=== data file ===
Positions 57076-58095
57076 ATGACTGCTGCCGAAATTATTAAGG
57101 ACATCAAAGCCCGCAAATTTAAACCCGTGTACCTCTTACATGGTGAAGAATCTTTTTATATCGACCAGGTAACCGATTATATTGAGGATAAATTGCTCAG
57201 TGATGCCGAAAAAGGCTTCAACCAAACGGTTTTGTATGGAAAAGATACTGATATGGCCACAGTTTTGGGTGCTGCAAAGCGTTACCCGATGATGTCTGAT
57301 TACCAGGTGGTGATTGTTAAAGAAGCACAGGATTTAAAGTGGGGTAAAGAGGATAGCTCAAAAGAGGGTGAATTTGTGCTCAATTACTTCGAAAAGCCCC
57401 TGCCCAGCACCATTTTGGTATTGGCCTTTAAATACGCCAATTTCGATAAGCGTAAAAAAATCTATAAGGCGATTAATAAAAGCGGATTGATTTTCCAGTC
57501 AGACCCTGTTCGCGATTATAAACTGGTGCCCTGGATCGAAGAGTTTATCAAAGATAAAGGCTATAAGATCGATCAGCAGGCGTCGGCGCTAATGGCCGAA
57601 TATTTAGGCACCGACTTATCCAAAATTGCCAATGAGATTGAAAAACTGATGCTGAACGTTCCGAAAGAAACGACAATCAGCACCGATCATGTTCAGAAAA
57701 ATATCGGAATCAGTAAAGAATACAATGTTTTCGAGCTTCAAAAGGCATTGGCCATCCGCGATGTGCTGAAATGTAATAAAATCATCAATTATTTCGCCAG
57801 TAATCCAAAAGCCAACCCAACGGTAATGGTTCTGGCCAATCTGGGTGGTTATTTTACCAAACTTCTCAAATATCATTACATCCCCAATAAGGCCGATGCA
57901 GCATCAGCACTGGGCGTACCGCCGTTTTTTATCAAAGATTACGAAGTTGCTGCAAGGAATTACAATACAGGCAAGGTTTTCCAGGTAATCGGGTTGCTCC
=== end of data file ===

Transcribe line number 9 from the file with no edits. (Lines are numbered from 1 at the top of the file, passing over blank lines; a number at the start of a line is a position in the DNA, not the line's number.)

57701 ATATCGGAATCAGTAAAGAATACAATGTTTTCGAGCTTCAAAAGGCATTGGCCATCCGCGATGTGCTGAAATGTAATAAAATCATCAATTATTTCGCCAG